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September 2, 2016
Telecoms.com periodically invites opinion from third party experts on subjects addressing the most important areas of today’s industry. In this post, Avinash Joshi Competency Head, Technology, Network Services Tech Mahindra looks at the prospects for NB-IoT in the nascent IoT network market.
Competition in the Low Power Wide Area (LPWA) space, to support the growth of the Internet of Things, is heating up. In the last few years, several niche industry-specific and technology-specific solutions, have been developed using unlicensed spectrum. However, with these siloed solutions, there are interoperability challenges and these have been further compounded by security issues.
In August 2015, 3GPP (3rd Generation Partnership Project) announced the launch of a new standard in 2016: Narrow Band IoT (NB-IOT) which is expected to overcome some of the challenges faced by the industry. Here we explore what this new technology offers and its likely impact this fast changing market.
LPWA and the fragmented market
IOT devices have some specific communication requirements: they are typically distributed over a large area, require very low power energy sources and transmit a small amount of data (around 1 kb) for a short duration, at very low frequency, typically once a day.
Whilst IoT is on the roadmap of 5G, these IoT transmission requirements are the polar opposite of current mobile 3G/4G networks, which are designed for managing high speed data throughput, low latency and high power transmission.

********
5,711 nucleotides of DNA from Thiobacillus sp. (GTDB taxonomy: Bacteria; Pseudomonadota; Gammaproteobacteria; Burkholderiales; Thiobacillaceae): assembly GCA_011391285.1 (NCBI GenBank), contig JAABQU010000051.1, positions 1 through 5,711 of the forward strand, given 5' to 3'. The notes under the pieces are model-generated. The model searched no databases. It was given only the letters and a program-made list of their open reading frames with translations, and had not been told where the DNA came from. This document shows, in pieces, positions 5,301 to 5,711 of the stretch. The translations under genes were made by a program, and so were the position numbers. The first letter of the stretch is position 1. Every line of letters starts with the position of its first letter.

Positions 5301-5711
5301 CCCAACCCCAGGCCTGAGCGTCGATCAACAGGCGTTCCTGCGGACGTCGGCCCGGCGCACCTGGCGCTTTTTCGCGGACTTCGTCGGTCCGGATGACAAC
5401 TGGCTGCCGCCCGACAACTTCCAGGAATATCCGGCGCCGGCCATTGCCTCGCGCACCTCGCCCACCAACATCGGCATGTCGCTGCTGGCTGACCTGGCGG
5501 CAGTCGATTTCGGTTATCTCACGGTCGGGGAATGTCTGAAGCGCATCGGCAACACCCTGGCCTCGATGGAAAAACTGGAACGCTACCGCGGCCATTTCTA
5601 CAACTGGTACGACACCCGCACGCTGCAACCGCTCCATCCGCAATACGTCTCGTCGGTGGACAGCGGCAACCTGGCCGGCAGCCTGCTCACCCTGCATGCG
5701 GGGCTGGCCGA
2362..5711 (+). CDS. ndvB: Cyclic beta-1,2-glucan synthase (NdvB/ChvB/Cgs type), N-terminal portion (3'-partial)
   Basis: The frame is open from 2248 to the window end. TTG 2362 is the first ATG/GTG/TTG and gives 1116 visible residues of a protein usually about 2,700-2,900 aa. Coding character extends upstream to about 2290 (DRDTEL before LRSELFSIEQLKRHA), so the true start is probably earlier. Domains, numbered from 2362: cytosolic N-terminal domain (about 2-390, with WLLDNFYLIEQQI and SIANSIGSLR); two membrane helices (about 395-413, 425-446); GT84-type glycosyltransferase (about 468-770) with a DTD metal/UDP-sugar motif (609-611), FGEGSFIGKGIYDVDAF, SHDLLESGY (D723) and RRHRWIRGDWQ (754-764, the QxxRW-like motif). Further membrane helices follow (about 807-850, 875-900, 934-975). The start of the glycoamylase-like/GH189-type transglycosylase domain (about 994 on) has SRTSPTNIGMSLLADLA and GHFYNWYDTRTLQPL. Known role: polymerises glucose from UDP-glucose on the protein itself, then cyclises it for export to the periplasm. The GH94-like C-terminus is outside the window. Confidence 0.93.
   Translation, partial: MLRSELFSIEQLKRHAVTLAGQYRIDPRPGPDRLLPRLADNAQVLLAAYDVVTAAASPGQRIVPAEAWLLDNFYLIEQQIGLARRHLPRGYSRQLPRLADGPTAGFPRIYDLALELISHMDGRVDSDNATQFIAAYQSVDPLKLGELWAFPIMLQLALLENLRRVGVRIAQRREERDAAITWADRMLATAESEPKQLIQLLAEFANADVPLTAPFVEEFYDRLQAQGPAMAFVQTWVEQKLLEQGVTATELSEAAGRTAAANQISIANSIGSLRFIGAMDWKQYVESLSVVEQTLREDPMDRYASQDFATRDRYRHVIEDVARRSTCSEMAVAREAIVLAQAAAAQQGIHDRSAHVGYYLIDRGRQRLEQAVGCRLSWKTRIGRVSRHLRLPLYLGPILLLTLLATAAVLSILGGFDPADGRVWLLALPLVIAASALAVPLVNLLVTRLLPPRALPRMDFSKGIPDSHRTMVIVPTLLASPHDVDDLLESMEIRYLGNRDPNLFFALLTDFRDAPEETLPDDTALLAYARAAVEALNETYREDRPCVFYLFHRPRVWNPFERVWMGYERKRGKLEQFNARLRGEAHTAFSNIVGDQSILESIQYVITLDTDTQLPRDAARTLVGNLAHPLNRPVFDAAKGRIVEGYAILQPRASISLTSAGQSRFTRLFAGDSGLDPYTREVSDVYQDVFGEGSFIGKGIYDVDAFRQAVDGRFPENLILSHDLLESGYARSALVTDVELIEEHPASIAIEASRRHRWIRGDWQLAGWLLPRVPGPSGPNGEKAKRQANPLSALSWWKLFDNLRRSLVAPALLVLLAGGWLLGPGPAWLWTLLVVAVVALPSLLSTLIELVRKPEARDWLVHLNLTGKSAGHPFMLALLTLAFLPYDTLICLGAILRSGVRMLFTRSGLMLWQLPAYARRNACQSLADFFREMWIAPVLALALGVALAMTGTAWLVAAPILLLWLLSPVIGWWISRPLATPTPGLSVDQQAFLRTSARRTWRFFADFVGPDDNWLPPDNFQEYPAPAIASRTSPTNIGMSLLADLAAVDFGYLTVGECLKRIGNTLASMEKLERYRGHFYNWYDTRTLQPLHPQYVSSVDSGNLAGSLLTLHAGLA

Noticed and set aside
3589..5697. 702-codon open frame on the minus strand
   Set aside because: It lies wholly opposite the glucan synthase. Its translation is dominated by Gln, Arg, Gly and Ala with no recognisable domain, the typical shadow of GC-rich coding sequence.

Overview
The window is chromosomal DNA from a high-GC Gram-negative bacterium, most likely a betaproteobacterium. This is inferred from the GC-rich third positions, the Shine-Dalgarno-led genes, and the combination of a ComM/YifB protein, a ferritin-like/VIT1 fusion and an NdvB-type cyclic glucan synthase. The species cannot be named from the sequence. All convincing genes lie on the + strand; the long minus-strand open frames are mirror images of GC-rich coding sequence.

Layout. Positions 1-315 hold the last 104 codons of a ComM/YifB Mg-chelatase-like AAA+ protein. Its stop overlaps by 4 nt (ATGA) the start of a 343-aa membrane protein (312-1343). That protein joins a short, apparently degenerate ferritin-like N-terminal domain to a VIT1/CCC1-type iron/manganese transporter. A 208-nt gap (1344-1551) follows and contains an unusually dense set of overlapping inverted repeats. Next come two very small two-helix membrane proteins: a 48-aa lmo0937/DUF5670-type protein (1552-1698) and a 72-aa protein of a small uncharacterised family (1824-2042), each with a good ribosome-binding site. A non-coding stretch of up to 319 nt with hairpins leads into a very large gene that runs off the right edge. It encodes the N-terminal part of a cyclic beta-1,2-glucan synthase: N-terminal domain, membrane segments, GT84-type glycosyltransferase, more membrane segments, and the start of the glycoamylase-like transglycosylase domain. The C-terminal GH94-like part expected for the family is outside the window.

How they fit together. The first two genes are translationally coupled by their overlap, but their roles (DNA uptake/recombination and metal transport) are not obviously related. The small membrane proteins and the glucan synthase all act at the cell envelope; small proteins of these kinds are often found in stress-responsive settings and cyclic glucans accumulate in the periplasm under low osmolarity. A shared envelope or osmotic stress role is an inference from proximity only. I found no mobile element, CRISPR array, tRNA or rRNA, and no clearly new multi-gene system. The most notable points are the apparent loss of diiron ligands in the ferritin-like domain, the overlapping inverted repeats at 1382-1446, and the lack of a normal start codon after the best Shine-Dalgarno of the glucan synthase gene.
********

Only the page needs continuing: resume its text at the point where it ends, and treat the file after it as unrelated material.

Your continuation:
As a result, nearly 12 known niche technologies including LoRa, SIGFOX and Weightless have appeared in the market. They all are vying for the large market share. In this increasingly fragmented market, Operators face a number of challenges with LPWA requirements:
There is considerable growth in the IoT market predicted over the coming decade. Operators are realising that ignoring this or delaying may result in a marginalised business.
The nature of high frequency wave propagation with 3G/4G makes them unsuitable for reaching devices below the ground and results in poor indoor coverage.
Already SIGFOX, LoRa and Weightless alliances have developed technologies in the sub GHz license free spectrum. They have a lot of industry support and are aiming to standardise their technologies.